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I have build a schematic to read a counter. The counter has a white point at one of the digits, that I detect with a IR transmitter-receiver. The voltage at the receiver changes from 2.2 to 2.5 volts (with some noise between) when te white point passes. So I use a opamp diff amplifier to change the voltage range to 1 - 3 volts. That signal goes to opamp comparator that changes at 2.2 volt input. I measured the voltage and indeed, only when the white point passes, the voltage is more than 2.2 volts The output from the last one goes to a arduino that I programmed to count the signal via a interrupt. The problem is now that I have false counts, but I cannot find why. I use a software debounce that is sure big enough to avoid false detections caused by bounces. I think it has something to do with the hardware. Hereby a schematic. Unfortunatly I have no scoop...

schematic

simulate this circuit – Schematic created using CircuitLab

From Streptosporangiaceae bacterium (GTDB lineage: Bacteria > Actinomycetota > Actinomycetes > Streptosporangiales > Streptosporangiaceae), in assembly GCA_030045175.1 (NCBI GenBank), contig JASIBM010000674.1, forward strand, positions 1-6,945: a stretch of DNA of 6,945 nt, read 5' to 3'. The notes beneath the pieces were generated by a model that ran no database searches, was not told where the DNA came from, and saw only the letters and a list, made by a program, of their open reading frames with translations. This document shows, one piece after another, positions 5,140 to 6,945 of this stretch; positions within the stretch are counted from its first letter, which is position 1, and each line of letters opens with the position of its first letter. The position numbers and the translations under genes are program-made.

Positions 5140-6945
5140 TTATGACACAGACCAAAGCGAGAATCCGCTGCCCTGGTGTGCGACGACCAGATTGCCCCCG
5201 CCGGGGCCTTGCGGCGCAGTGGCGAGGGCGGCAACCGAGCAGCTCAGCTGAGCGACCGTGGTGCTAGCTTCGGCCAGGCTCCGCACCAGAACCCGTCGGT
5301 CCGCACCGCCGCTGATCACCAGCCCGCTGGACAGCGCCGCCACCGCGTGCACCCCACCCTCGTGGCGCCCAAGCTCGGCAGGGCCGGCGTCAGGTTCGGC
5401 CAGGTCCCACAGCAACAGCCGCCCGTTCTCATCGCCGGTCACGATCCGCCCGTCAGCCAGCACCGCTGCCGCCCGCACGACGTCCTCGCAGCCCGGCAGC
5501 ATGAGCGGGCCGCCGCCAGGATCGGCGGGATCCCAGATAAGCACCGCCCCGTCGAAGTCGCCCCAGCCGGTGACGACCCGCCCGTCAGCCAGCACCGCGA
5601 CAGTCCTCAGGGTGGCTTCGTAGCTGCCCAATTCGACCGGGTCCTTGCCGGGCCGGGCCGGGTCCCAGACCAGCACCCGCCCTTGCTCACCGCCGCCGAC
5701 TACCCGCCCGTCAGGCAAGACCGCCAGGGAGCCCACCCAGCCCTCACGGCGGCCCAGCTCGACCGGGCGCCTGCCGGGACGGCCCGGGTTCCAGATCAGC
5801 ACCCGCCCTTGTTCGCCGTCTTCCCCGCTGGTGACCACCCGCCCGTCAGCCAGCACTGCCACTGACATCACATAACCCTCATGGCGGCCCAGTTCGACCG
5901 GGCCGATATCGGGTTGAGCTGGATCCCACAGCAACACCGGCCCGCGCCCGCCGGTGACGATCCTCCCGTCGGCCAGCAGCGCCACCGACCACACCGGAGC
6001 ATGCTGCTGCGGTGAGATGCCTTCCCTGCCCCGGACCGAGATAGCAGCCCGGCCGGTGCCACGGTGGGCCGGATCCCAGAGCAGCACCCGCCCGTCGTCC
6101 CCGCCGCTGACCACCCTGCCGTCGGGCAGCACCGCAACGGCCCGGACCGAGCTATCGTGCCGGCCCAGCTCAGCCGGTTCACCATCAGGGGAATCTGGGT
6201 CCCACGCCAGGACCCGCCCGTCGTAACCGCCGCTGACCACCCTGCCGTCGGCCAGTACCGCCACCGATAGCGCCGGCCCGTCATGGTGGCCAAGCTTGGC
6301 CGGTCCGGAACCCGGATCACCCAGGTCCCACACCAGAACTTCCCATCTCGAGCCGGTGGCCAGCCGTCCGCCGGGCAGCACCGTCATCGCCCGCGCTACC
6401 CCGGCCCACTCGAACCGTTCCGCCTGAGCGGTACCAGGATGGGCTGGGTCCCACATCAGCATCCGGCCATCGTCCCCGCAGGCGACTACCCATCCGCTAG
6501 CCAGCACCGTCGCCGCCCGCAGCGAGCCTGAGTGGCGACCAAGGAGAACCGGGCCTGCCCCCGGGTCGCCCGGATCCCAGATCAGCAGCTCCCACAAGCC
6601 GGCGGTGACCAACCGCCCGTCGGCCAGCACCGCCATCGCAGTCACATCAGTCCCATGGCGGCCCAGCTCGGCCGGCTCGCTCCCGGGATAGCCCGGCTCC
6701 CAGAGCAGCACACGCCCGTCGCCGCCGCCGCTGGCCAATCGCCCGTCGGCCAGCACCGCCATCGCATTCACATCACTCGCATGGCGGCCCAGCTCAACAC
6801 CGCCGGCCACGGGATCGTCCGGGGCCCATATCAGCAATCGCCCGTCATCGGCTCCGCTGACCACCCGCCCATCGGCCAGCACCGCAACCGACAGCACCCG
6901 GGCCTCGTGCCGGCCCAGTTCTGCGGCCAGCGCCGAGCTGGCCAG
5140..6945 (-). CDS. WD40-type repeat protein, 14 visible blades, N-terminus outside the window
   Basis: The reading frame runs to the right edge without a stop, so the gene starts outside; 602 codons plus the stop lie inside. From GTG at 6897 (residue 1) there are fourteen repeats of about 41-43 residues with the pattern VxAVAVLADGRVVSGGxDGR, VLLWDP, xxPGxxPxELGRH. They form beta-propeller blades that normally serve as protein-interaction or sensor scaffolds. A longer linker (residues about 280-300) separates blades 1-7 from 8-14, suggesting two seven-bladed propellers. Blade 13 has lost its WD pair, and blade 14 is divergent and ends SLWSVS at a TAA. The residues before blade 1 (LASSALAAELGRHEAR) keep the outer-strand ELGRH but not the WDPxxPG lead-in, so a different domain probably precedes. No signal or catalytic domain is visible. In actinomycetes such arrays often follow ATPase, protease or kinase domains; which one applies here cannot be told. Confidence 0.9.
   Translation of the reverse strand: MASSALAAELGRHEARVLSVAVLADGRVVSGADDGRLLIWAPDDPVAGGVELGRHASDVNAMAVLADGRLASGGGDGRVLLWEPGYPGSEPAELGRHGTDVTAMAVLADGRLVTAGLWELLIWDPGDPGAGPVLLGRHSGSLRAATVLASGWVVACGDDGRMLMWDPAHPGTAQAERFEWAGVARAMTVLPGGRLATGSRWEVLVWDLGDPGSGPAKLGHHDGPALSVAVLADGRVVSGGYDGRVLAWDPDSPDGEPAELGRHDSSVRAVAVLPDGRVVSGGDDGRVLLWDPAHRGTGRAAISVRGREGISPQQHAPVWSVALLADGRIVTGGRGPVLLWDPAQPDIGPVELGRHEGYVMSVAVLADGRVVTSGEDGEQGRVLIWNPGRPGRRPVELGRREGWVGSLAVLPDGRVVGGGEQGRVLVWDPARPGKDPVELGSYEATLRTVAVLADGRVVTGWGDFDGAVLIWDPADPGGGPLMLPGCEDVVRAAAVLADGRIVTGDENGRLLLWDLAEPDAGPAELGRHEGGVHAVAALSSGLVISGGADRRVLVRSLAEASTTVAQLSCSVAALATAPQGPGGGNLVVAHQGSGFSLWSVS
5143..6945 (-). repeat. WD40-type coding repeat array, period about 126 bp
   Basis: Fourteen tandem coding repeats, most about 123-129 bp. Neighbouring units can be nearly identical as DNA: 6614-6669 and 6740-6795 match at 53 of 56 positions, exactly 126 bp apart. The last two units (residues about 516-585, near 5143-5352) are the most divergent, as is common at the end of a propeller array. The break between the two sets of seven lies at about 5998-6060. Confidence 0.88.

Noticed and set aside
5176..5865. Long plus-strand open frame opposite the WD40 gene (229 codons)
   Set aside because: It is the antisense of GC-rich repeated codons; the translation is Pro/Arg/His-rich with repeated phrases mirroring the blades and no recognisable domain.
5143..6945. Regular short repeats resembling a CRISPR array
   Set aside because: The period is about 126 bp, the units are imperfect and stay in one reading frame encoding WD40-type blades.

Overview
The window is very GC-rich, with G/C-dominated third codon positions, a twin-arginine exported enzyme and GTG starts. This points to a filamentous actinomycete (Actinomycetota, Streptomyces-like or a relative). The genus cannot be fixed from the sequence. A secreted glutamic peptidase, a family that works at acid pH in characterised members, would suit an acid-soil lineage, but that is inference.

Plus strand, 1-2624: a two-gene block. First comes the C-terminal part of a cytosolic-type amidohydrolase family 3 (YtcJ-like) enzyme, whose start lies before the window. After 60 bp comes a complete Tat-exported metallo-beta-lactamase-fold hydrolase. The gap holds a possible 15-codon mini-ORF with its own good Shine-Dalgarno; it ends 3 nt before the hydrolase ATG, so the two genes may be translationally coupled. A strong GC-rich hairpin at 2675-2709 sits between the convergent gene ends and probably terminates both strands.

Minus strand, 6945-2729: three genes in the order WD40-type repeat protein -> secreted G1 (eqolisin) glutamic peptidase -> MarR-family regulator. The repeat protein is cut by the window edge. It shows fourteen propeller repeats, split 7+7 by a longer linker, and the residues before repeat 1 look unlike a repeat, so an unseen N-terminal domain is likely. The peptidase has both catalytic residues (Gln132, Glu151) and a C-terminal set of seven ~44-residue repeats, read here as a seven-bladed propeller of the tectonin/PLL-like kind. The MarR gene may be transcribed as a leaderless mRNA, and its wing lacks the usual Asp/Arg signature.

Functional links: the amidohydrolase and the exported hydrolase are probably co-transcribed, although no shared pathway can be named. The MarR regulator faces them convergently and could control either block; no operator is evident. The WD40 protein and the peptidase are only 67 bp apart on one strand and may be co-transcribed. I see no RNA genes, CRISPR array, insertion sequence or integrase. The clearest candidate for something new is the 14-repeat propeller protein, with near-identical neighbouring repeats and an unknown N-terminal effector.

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  • \$\begingroup\$ My preference would be to go for a software-only solution: let the Arduino A/D the fotodiode input at a regular bas (1kHz?). You can log what you sample, and analyse at your leisure when something goes wrong. \$\endgroup\$ – Wouter van Ooijen Dec 15 '13 at 20:47
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You might need to apply hysteresis to OA2 - this has the effect of minimizing the effect of noise as the signal from OA1 gets close to the threshold point defined by R7. Try a 1k ohm in series with the signal from OA1 to non-inverting input of OA2 and something like a 100k to 1M ohm from output of OA2 back to its non-inverting input. The size of this feedback resistor will set the amount of hysteresis.

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I agree with Andy's recommendation for hysteresis, and I want to also suggest that you use a better op amp than the LM358. With a supply voltage of 5V you can't guarantee that the output voltage of an LM358 will get any higher than about 3.5V, which is a pretty sloppy logic 1 level. You should look for an op amp that has a "rail-to-rail" output instead.

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  • \$\begingroup\$ Thanks! Can you advice better opamps for that issue? \$\endgroup\$ – WannesNaf Dec 15 '13 at 20:28
  • \$\begingroup\$ Try an AD8605 - it's fast enough and is a general all-round good R2R op-amp for 5V systems \$\endgroup\$ – Andy aka Dec 15 '13 at 20:36

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